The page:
Category Archives: Flora

Thysanocarpus curvipes (fringepod)

DSCN1214This small plant has somewhat unremarkable flowers, but fruits that are quite striking.  In early spring, fringepod plants have a raceme of tiny, white, 4-petalled flowers that are easily missed.  In fruit, however, this plant produces delicate, lacy, fruits that are about a quarter inch wide.  Each contains a single seed within.  The scientific name is derived from the Greek for “fringed” (thysanos) + “fruit” (karpos).

Fruits of plants in the mustard family are described as siliques, which have two fused carpels and are in general much longer than they are broad.  In genera such as Thysanocarpus and Lepidium, however, when fruits are as broad as they are long, the fruits are referred to as silicles.  Fringepod has a broad distribution across the California Floristic Province.


  • Species: Thysanocarpus curvipes
  • Plant Family: Brassicaceae (mustard family)
  • Where I saw it: In foothill grassland, High Trestle Trail, Lassen National Forest

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Cercis occidentalis (western redbud)

DSCN1193Cercis occidentalis is a shrub in the pea family.  Like most pea flowers, they are described as papillonaceaous because the broad upper petal is reminiscent of a ‘papillon’ (French for butterfly).  In a pollinator-friendly configuration, this upper petal attracts insects, while the lower petals act as landing pads and protect  the stamens and stigma.

Redbud’s magenta flowers are first to emerge in the spring, followed by broad reniform (kidney-shaped) or cordate (heart-shaped) leaves.  In the photo below, new leaves are just beginning to emerge atop the inflorescence.  When in fruit, this species will produce pods that are several inches long.   

  • Species: Cercis occidentalis
  • Plant Family: Fabaceae (pea family)
  • Where I saw it: In foothill chaparral, High Trestle Trail, Lassen National Forest

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Clematis lasiantha (chaparral clematis)

DSCN1196Clematis lasiantha is a liana, or woody vine.  This species twists and twines around the other shrubs that it uses for support.  In the photo below, it is climbing Cercis occidentalis (western redbud).  While many woody plants invest energy into rigid stems and branches that will thrust their leaves toward the sun, clematis can instead devote more of its energy toward growth and reproduction. Most lianas occur in tropical rainforests, where dense canopies are at great heights, and this twining adaptation is particularly useful to allow plants to snag some sunlight for themselves.  But for Clematis lasiantha, this adaptation has proved beneficial in foothill chaparral as well.  Clematis species twine with their elongated leaf petioles (see below), which will wrap around whatever structure they encounter.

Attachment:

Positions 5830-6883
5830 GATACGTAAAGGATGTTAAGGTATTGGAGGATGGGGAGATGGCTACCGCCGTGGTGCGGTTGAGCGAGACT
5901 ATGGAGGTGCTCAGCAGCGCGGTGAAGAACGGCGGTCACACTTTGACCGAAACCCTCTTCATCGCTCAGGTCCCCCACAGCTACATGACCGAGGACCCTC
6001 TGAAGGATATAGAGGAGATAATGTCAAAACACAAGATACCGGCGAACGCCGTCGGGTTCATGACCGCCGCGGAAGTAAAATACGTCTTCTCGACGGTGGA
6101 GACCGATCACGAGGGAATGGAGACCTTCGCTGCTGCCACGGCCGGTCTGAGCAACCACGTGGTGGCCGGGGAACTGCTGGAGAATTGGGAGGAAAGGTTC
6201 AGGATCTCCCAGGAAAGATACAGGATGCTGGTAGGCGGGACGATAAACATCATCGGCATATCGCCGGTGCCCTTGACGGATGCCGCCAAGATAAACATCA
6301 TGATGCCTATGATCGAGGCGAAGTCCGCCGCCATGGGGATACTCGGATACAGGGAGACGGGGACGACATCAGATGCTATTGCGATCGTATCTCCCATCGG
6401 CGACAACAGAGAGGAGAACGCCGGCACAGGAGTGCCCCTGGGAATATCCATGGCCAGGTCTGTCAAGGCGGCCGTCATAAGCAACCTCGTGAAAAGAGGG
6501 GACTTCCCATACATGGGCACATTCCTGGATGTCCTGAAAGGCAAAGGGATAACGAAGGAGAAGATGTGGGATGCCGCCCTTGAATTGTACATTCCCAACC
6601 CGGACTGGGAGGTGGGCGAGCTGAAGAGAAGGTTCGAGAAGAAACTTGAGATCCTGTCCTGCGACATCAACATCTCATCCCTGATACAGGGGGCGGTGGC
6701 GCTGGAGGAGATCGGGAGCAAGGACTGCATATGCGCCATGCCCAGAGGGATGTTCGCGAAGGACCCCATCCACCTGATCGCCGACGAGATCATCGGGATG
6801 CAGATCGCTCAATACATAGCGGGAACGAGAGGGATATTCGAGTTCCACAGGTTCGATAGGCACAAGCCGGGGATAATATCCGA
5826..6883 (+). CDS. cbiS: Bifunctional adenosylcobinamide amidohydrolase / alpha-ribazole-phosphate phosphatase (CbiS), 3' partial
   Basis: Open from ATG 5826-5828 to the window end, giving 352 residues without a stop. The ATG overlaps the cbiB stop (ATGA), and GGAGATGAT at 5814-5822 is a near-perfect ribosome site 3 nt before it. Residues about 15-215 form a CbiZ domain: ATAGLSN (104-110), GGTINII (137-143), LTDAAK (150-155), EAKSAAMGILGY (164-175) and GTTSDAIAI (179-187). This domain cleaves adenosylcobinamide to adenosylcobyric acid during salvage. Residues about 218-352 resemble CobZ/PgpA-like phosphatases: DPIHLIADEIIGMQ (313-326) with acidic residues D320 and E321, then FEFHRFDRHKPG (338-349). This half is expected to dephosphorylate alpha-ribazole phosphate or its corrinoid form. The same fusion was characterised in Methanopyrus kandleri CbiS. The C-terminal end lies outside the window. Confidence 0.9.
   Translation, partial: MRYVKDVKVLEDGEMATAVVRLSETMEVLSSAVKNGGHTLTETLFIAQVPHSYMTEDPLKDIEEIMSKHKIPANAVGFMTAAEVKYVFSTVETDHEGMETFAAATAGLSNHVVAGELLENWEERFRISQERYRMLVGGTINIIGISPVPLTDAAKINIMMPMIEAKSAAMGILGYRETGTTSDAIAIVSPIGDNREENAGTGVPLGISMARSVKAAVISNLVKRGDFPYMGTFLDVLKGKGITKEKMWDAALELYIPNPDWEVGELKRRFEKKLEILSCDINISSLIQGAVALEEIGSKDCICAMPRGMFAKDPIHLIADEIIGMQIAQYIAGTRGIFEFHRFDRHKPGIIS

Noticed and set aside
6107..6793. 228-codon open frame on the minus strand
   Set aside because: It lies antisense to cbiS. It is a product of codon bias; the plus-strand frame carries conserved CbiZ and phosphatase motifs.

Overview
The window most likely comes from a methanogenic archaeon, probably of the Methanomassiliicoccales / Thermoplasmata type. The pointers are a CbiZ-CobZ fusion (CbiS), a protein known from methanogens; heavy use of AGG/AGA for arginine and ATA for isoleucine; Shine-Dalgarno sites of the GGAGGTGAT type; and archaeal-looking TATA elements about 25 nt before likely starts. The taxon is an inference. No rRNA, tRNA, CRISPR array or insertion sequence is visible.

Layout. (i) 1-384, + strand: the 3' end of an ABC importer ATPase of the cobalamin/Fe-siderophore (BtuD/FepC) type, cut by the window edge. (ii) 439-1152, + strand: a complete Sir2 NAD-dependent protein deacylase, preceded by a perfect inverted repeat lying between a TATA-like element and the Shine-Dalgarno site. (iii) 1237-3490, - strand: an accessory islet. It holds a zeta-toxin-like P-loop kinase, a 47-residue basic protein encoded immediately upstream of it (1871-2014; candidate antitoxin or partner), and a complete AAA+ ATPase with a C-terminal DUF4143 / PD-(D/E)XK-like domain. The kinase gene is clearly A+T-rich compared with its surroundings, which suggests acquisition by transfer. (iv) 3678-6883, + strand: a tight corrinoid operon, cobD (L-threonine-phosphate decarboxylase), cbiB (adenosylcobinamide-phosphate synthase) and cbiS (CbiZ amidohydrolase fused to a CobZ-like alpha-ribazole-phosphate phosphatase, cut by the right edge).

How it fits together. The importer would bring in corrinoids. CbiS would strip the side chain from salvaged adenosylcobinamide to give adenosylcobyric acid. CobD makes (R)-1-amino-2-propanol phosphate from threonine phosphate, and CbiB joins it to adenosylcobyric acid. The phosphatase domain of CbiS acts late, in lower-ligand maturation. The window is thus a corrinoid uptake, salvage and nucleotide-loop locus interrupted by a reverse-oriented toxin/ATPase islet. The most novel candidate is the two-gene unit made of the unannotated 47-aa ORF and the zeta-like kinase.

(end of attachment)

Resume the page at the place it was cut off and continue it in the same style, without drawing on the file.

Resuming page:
This species is in the buttercup family.  What appear to be four white petals are actually cream-colored sepals.  Clematis lasiantha has opposite leaves (see below), each with three  coarsely toothed leaflets that at first glance, in poison-oak country, can give one pause!


  • Species: Clematis lasiantha
  • Plant Family: Ranunculaceae (buttercup family)
  • Where I saw it: In foothill chaparral, High Trestle Trail, Lassen National Forest

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Silene laciniata ssp. californica(California indian pink)

OLYMPUS DIGITAL CAMERAThis bright red bloom belongs to Silene laciniata ssp. californica, or California indian pink.  The genus Silene  has many representatives in our area (Silene lemmonii, Silene occidentalis, and Silene douglasii to name a few).  They share with S. laciniata opposite leaves and divided petals, however these other species all have white flowers.  Silene laciniata ssp. californica is the only northern California catchfly that is red in color.